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Publication numberUS7915030 B2
Publication typeGrant
Application numberUS 11/514,156
Publication dateMar 29, 2011
Filing dateSep 1, 2006
Priority dateSep 1, 2005
Fee statusPaid
Also published asCN101300352A, CN101300352B, EP1941035A2, US20070111303, US20110262316, WO2007028084A2, WO2007028084A3
Publication number11514156, 514156, US 7915030 B2, US 7915030B2, US-B2-7915030, US7915030 B2, US7915030B2
InventorsHiroshi Inoue, Ivor T. Knight, Gregory A. Dale, Rita R. Colwell
Original AssigneeCanon U.S. Life Sciences, Inc.
Export CitationBiBTeX, EndNote, RefMan
External Links: USPTO, USPTO Assignment, Espacenet
Method and molecular diagnostic device for detection, analysis and identification of genomic DNA
US 7915030 B2
Abstract
At least one exemplary embodiment of the invention is directed to a molecular diagnostic device that comprises a cartridge configured to eject samples comprising genomic material into a microfluidic chip that comprises an amplification area, a detection area, and a matrix analysis area.
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Claims(33)
1. A cartridge, configured to deliver a sample comprising genomic material, comprising:
a genomic separation and direction system; and
an ejector head, wherein a chamber in the ejector head is configured to receive at least a portion of a sample comprising genomic material from the genomic separation and direction system, and wherein the ejector head expels at least a portion of the received sample out of the cartridge as ejected sample droplets, and wherein the ejector head uses thermal energy provided by a thermal energy generator.
2. A cartridge, configured to deliver a sample comprising genomic material, comprising:
a genomic separation and direction system; and
an ejector head, wherein a chamber in the ejector head is configured to receive at least a portion of a sample comprising genomic material from the genomic separation and direction system, and wherein the ejector head expels at least a portion of the received sample out of the cartridge as ejected sample droplets, and wherein the ejector head is a piezo jet system.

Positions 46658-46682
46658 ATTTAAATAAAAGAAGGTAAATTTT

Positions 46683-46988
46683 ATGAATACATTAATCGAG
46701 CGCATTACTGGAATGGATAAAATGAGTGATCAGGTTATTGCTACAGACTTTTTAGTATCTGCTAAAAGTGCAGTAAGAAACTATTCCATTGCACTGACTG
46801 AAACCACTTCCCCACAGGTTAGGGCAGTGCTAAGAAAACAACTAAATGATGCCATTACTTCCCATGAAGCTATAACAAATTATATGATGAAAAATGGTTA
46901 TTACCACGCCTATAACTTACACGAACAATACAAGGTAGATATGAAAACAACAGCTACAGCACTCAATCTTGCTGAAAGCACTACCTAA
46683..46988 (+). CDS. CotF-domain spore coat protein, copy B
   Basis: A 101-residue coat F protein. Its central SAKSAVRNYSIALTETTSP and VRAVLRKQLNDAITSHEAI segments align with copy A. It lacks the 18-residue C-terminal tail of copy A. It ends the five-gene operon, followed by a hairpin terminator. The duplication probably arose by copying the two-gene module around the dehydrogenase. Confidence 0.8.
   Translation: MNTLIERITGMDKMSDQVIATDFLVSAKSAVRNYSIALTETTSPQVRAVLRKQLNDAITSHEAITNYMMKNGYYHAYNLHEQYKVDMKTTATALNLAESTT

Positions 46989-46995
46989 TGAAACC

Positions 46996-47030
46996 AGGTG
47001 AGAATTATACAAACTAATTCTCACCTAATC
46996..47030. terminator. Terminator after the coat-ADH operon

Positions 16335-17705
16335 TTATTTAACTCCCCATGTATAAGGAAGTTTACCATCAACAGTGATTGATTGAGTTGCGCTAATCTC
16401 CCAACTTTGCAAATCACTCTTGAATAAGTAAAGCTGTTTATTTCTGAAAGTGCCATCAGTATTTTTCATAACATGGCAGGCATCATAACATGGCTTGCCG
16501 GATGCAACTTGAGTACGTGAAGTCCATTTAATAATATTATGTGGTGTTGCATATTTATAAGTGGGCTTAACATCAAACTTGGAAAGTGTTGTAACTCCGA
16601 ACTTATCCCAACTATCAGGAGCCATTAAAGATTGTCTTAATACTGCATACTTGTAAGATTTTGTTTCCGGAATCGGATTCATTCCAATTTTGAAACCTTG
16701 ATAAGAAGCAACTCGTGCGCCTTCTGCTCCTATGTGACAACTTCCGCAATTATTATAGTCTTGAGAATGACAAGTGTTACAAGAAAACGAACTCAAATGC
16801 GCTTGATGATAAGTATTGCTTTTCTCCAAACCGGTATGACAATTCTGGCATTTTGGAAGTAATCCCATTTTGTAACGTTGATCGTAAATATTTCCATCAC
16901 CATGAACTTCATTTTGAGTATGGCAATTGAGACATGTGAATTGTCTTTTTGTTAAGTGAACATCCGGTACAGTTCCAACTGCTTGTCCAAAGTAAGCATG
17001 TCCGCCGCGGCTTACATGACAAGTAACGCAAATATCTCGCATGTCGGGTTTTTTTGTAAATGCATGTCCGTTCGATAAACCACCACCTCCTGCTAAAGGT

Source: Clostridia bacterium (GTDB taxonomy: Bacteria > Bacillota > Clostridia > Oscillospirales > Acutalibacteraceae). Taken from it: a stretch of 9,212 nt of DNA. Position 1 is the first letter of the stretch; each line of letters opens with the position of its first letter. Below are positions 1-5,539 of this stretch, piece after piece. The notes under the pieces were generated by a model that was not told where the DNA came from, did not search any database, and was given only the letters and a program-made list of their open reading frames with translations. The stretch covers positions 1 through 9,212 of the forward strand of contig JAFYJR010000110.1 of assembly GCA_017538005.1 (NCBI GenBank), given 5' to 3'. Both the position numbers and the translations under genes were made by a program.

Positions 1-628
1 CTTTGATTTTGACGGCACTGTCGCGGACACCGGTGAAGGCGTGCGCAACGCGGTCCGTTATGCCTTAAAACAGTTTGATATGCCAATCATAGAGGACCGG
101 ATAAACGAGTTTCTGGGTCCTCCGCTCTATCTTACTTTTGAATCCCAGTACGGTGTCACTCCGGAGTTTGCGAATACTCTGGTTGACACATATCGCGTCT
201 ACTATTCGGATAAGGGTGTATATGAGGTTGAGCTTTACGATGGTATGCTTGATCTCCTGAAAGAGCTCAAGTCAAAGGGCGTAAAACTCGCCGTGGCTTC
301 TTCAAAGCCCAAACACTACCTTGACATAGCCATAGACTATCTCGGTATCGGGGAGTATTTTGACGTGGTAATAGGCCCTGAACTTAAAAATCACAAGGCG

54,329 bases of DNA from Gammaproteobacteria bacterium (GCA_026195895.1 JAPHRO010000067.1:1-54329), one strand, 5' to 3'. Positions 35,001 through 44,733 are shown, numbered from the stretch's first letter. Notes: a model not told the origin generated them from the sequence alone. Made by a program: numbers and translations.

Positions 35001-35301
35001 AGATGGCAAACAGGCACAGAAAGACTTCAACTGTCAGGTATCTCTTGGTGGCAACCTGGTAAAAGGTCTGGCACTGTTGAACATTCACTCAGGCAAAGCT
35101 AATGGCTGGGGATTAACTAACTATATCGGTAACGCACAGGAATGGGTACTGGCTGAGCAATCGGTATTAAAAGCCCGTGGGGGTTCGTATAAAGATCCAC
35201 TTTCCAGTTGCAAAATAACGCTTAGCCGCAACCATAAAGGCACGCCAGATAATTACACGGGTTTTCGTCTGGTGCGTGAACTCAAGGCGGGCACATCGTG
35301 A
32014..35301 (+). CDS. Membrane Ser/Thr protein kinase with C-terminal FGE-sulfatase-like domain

3. A cartridge configured to isolate genomic material comprising:
a reaction chamber;
at least one binding and release substrate, wherein the at least one binding and release substrate lies within the reaction chamber and is configured to bind and release at least a portion of a sample comprising genomic material in response to an electric voltage;
a genomic separation and direction system; and
an ejector head, wherein a chamber in the ejector head is configured to receive at least a portion of the sample from the genomic separation and direction system, and wherein the ejector head expels at least a portion of the received sample out of the cartridge as ejected sample droplets; and
wherein the ejector head uses thermal energy provided by a thermal energy generator.
4. The cartridge according to claim 3, wherein the substrate comprises charge switch material.
5. The cartridge according to claim 3, wherein the substrate is a particle or bead.
6. The cartridge according to claim 3, wherein the substrate is magnetic or paramagnetic.
7. The cartridge according to claim 3, wherein the substrate is bound to the inner surface of the reaction chamber.
8. The cartridge according to claim 3, wherein the volume of at least a portion of the sample released from the substrate is reduced from the volume of the sample.
9. A cartridge configured to isolate genomic material comprising:
a reaction chamber;
at least one binding and release substrate, wherein the at least one binding and release substrate lies within the reaction chamber and is configured to bind and release at least a portion of a sample comprising genomic material in response to an electric voltage;
a genomic separation and direction system; and
an ejector head, wherein a chamber in the ejector head is configured to receive at least a portion of the sample from the genomic separation and direction system, wherein the ejector head expels at least a portion of the received sample out of the cartridge as ejected sample droplets, and
wherein the ejector head is a piezo jet system.
10. A molecular diagnostic device comprising:
at least one cartridge configured to isolate genomic material comprising:
a reaction chamber;
at least one binding and release substrate, wherein the at least one binding and release substrate lies within the reaction chamber and is configured to bind and release at least a portion of a sample comprising genomic material; and
at least one microfluidic chip, wherein the chip is configured to receive at least a portion of ejected sample droplets, wherein the ejected sample droplets are sample droplets ejected from the cartridge, and wherein the chip comprises at least one microfluidic inline reaction channel for receiving the ejected sample droplets.